When the debtor is the IP licensee, however, the outcome may differ. A debtor that is an IP licensee, unlike a debtor that is an IP owner, may freely reject a license in its reasonable business judgment. A debtor/licensee may find trouble, though, if it wishes to assume and assign a license that requires an IP owner’s consent. In many of these cases, bankruptcy courts have found that the terms of the license severely restrict a licensee’s ability to assume and assign the license.
Become familiar with your IP assets and your need for the IP. How would a change in licensor impact your business? What if a competitor purchases nonexclusive IP rights from a bankruptcy debtor?
If you are a lender secured by IP, what steps have you taken to confirm perfection of your security interest? How are you monitoring the debtor to ensure that IP asset value (the collateral securing your loan) is preserved and protected?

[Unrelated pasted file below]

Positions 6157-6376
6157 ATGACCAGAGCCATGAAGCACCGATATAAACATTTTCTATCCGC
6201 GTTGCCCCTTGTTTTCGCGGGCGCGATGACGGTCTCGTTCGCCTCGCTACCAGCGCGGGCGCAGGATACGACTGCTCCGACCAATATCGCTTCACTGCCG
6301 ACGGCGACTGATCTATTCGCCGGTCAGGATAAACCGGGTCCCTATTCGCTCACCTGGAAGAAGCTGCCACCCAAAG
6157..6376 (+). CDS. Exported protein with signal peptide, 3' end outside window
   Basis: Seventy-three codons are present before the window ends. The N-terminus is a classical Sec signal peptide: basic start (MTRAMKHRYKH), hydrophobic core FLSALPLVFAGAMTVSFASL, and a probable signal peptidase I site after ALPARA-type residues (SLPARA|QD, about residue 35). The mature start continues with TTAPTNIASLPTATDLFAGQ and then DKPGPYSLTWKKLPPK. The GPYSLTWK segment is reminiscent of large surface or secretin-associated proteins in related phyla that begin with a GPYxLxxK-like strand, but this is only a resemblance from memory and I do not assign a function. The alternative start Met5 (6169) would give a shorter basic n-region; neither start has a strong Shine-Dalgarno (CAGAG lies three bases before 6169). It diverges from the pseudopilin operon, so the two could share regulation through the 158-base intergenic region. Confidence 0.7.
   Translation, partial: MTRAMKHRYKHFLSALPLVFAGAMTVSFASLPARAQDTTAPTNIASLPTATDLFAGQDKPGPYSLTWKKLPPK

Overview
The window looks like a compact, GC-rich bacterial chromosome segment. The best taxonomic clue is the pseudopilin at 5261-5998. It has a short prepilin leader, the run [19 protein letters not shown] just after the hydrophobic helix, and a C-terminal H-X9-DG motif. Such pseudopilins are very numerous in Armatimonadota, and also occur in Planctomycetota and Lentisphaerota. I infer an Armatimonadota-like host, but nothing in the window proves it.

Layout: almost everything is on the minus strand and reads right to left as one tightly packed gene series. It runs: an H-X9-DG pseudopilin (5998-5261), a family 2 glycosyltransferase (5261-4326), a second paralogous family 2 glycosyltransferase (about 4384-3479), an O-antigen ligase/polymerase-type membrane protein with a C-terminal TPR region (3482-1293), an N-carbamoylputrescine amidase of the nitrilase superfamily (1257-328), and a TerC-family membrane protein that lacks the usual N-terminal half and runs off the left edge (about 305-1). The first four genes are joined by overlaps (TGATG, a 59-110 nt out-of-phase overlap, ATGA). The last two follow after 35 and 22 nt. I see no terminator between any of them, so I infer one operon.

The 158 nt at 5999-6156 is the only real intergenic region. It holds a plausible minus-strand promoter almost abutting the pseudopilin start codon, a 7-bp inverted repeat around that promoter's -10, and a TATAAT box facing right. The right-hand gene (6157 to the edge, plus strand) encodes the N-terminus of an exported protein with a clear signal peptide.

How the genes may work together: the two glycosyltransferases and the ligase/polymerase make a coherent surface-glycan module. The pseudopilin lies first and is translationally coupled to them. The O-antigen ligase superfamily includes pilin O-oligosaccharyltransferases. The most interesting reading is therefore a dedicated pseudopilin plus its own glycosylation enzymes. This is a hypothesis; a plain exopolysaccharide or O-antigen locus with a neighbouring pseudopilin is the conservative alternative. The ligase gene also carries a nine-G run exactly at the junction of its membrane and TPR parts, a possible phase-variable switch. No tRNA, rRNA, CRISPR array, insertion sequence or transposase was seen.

Stay current on potential distress and bankruptcy filings for those in your industry. IP assets may be put up for sale, impacting you in a variety of ways.
Contact attorneys familiar with the bankruptcy process to monitor bankruptcy proceedings and to determine if, or when, important IP assets are being sold in 363 sales.
Review trade publications and monitor current industry news to understand whether your competitors are interested in IP assets. Bankruptcy lawyers may also have information regarding potential bidders through bankruptcy publications and case monitoring.
Engage lawyers familiar with the bankruptcy process to review IP bidding and sale procedures. Participating in the bidding process may allow access to due diligence information that could be valuable even if you decide not to bid or purchase the IP.
When strategically appropriate, enter into a dialogue with debtor’s counsel regarding IP assets.
1. The Bankruptcy Code does not allow for the rejection of non-executory contracts.